The media, perhaps looking for a cause, seems to be becoming increasingly interested in drones. An example is an article entitled Free the Drones (here) and one entitled The Robot Overhead (here) in the December 6fh-12th edition of The Economist.. The gist of the first article is that Congress should loosen the grip of the Federal Aviation Authority on commercial drone flights, since they are so useful to business. Congress has ordered the FAA to come up with new rules for commercial drone flights by September 30th, but the Economist is clearly worried that the rules will remain overly restrictive. I certainly hope they aren’t wide open. The second goes into present and potential commercial uses of drones. But are we setting about to produce the equivalent of automobile traffic in the air?
The photo reflects one of my fears—noise. My wife and I hate gas powered leaf blowers, even though she has a large garden. In our area we can hear one or more of them being used much of the time. The ones powered by two-cycle gas engines are the worst, followed by those powered by four cycle gas engines. Relative to the gas powered ones, electrical ones are okay, but not as good as rakes. Finally, manufacturers, goaded by local laws, are quieting the things down, but it has been a good while. How about drones? What kind of restrictions will there be on noise.
I am all in favor of airplanes, the commercial and military ones of which are tightly regulated during their design and operation . And as for noise, the military ones are usually based away from population centers, and attention is being paid to commercial engine noise levels (there are, of course, people who buy houses next to airports and developers who build them, so the problem will continue to exist). Private planes seem to be only marginally muffled. And there are necessary exceptions, such as the helicopter that lives on the top of the Stanford University hospital and flies directly over my house on its errands of mercy—we have not figured out how to build a quiet helicopter yet. Who is going to control the drone noise? Hopefully, not the Economist.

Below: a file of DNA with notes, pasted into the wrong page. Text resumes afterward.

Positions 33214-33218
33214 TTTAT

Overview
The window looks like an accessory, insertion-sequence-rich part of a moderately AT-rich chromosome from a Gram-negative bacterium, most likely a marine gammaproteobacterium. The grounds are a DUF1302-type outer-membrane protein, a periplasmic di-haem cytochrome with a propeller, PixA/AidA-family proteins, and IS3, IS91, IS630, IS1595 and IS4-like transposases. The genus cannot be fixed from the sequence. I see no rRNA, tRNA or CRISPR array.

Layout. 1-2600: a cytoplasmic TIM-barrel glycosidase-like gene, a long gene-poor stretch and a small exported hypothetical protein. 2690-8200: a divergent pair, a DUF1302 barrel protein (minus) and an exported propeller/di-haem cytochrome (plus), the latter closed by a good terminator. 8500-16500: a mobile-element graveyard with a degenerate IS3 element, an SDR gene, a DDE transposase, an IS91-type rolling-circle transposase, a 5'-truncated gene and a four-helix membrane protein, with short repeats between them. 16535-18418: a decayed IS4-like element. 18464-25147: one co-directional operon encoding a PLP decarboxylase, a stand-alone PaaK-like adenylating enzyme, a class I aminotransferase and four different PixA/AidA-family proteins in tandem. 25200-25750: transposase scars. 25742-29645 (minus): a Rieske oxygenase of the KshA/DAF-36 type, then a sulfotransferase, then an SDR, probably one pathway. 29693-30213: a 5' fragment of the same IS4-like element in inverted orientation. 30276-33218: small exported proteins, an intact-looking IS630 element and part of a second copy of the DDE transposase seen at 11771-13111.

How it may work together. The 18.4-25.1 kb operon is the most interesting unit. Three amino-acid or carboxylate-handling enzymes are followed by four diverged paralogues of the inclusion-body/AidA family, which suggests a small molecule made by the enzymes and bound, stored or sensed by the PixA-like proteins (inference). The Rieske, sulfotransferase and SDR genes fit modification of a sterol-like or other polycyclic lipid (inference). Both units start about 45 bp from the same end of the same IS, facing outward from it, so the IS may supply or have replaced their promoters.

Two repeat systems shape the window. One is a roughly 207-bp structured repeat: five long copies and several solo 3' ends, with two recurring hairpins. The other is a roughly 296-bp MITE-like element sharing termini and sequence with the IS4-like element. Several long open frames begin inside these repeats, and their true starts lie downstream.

Since we live close to a football stadium, we are in the pattern taken by small planes noisily pulling large advertising banners. They seem to fly around from tail-gating time until the game begins. We are capable of reading the banners the first time around, and like many people, the more times we see an ad the less we like the business sponsoring it. Marketing seems to be uncontrollable in the U.S. at present. Are drones going to be enlisted to further bother us with ads? How about loud speakers?
There is awareness and resistance to increasing drone traffic. Despite Congress there will be regulations as to when and where various types can be flown and by who, and controlling such things as reliability and even noise. And the second Economist article mentions hunters shooting one down. In fact I heard of a ballot measure in one state in the U.S. seeking to make it legal to shoot down drones.
I am not against drones in general, But I see another example of technology coming faster than we can think through the consequences. In a supplement to the 2013 Worldwide UAV (unmanned aerial vehicle) Roundup, published by the American Institute of Aeronautics and Astronautics, there was a list of 57 nations and 270 manufacturers developing and producing some 960 unique type of UAV’s, 144 of them in the U.S. I am personally glad the FAA is slowing things down.